Education News Archive - June 03, 2008

By Cheng, Kai-Wen I. Introduction "Innovate or die" is a widespread slogan among various industries. In the academic arena, this is also taken as a motto when implementing comprehensive innovation in curricula for sustainable management.

By Okecha, Rita Ebele Grassroots education is imperative if economic development is to be actualized. Therefore, it becomes necessary to study the primary school teachers' perception of the Universal Basic Education (UBE).

By Potts, Glenn Schultz, Brian The goals of increasing student retention and developing effective learning communities led the College of Business and Economics faculty to experiment with freshmen learning communities.

By Hassan, Karma El The purpose of this study is to investigate the effect of college on student goals and aspirations, in addition to identifying the determinants of overall quality of instruction, satisfaction with college in general, and the predictors of various aspects of student self-reported growth (intellectual, personal, social, preparation for further study, and preparation for a career).

By AlKandari, Nabila This article addresses the factors that affect students' retention at Kuwait University. Five hundred seventy students participated in the study. A survey of 22 retention factors was designed to measure student perceptions.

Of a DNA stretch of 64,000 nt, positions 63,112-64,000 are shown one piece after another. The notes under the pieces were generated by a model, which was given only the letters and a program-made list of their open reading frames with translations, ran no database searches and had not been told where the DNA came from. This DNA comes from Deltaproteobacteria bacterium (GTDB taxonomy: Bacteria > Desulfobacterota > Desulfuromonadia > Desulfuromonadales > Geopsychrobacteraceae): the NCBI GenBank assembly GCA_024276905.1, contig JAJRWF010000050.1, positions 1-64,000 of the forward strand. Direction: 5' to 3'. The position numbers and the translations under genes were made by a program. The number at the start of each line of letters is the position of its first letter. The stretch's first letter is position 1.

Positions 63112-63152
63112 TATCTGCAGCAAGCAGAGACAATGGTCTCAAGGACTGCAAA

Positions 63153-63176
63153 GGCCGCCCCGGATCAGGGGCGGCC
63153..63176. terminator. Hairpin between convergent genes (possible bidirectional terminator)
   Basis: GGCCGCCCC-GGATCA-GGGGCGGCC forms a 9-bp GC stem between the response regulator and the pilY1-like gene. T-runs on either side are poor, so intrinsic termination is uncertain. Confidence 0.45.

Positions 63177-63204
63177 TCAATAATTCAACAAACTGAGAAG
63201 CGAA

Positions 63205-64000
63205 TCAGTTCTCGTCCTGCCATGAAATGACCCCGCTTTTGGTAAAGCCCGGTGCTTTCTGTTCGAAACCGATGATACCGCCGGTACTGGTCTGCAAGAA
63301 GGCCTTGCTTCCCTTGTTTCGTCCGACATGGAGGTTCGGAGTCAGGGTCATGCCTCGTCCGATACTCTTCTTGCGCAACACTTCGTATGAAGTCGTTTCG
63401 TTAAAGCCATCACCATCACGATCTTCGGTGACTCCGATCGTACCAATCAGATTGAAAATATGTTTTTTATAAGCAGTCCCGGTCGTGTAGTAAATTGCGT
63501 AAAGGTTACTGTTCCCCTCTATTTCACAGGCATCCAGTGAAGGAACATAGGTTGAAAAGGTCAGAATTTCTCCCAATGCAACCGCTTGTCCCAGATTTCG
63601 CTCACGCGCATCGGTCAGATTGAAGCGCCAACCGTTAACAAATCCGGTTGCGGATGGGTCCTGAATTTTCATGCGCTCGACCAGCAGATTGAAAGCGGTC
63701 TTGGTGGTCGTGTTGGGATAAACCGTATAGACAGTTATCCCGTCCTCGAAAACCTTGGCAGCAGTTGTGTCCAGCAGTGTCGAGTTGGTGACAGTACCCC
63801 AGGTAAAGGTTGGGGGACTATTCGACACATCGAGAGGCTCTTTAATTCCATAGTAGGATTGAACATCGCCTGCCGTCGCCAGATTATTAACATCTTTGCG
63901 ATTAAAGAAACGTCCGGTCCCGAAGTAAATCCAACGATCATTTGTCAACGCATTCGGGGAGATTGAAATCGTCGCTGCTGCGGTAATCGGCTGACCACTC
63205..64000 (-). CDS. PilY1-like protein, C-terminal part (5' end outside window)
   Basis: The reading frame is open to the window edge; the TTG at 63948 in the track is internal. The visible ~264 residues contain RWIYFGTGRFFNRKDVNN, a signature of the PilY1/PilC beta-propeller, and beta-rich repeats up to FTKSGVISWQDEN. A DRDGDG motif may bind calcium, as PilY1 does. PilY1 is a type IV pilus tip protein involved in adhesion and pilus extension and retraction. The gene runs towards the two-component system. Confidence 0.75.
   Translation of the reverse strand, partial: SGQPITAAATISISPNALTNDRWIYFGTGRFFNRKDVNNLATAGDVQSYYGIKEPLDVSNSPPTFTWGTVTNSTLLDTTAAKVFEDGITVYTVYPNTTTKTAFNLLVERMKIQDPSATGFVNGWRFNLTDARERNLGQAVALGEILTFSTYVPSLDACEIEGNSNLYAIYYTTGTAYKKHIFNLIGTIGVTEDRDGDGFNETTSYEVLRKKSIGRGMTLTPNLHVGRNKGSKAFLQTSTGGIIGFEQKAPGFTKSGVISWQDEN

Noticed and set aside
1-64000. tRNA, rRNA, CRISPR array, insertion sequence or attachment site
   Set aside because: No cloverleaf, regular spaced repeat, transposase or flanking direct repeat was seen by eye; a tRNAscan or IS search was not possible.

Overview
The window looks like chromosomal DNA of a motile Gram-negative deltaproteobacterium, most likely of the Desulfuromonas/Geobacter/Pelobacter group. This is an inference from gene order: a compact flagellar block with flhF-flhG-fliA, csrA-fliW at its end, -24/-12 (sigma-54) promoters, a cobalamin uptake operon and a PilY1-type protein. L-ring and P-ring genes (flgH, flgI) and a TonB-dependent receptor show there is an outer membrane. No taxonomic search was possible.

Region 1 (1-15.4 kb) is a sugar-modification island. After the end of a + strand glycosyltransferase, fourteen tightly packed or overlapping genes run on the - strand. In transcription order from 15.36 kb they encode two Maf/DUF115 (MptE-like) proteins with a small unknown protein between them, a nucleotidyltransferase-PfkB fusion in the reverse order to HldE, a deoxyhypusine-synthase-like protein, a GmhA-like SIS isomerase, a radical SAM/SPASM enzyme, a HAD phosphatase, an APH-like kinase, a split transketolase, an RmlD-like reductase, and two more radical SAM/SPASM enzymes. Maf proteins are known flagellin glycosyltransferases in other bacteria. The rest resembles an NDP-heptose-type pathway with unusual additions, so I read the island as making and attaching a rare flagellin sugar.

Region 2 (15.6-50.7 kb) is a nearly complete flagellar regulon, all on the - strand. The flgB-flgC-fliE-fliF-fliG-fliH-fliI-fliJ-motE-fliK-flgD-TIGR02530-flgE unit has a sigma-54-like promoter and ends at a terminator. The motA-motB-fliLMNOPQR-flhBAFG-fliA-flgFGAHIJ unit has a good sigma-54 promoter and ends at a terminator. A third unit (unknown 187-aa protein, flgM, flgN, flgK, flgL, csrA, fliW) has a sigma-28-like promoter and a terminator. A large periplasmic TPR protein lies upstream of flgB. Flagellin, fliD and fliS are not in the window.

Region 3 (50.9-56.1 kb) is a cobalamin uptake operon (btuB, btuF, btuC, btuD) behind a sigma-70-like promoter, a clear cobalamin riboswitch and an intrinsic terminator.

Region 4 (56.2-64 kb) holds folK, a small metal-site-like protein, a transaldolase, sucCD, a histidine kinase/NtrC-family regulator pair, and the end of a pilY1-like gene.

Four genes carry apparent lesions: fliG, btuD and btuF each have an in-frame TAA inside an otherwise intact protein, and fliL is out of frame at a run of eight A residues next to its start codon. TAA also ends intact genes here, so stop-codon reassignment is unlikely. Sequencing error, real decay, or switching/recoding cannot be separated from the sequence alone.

By Lorence, Jon Data based on all eligible Texas public school students reveals that scores from the Texas Assessment of Academic Skills (TAAS) reading and mathematics tests are more valid than Klein, Hamilton, McCaffrey, and Stecher (2000) implied.

By Okoye, Nnamdi S Okecha, Rita Ebele The study examined the interaction of logical reasoning ability (cognitive development) and socio-economic status on achievement in genetics amongst secondary school students in Nigeria.

By Rachal, John R Shelley, Kyna; David, William W V Journal publication productivity has for several decades been a commonly used index of program quality within numerous fields.

Word of the Day
  • In Roman antiquity, the return of a person who had been banished, or taken prisoner by an enemy, to his old condition and former privileges.
  • In international law, that right by virtue of which persons and things taken by an enemy in war are restored to their former status when coming again under the power of the nation to which they belonged.
The word 'postliminy' comes from a Latin word meaning 'threshold'.